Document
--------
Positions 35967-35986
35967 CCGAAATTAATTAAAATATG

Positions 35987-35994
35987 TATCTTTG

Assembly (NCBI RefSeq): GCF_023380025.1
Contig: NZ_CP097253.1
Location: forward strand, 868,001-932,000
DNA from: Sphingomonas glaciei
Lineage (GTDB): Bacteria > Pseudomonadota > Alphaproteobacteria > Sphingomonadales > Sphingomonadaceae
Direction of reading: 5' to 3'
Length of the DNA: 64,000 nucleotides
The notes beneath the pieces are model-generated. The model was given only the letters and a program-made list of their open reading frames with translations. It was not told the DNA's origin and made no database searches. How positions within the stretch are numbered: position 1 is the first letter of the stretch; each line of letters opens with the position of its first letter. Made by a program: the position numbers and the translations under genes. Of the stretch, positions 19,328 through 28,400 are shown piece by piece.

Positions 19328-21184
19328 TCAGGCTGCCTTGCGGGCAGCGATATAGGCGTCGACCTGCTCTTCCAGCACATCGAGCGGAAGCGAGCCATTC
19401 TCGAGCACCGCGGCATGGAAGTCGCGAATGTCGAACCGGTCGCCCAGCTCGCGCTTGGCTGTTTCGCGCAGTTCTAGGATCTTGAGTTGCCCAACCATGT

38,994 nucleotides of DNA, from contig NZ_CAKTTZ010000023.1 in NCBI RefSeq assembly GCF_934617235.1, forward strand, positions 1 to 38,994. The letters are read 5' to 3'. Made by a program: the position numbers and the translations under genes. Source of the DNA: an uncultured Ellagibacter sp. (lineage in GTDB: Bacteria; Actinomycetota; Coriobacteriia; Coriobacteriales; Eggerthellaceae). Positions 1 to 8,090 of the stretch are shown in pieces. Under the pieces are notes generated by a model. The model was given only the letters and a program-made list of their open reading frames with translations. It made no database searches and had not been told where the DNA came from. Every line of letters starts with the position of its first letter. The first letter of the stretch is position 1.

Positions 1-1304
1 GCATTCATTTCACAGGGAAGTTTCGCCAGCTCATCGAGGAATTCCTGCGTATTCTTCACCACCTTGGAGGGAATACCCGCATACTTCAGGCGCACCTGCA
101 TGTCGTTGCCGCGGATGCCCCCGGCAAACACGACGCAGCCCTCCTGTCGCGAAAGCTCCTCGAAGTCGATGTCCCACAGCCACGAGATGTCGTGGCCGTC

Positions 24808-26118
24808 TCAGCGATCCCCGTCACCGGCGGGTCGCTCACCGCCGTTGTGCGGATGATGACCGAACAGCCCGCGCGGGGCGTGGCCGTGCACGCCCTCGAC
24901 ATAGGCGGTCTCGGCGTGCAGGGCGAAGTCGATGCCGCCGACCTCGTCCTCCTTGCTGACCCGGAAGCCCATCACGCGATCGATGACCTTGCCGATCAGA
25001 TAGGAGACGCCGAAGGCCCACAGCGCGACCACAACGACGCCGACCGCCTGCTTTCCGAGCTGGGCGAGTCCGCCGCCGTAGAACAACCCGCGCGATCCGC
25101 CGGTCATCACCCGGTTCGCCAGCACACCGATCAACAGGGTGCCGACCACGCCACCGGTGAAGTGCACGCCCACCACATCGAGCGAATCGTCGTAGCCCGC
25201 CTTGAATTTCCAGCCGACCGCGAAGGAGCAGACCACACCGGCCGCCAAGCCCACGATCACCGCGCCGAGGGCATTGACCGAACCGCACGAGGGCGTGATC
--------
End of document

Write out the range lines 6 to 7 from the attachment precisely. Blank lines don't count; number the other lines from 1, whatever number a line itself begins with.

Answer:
Contig: NZ_CP097253.1
Location: forward strand, 868,001-932,000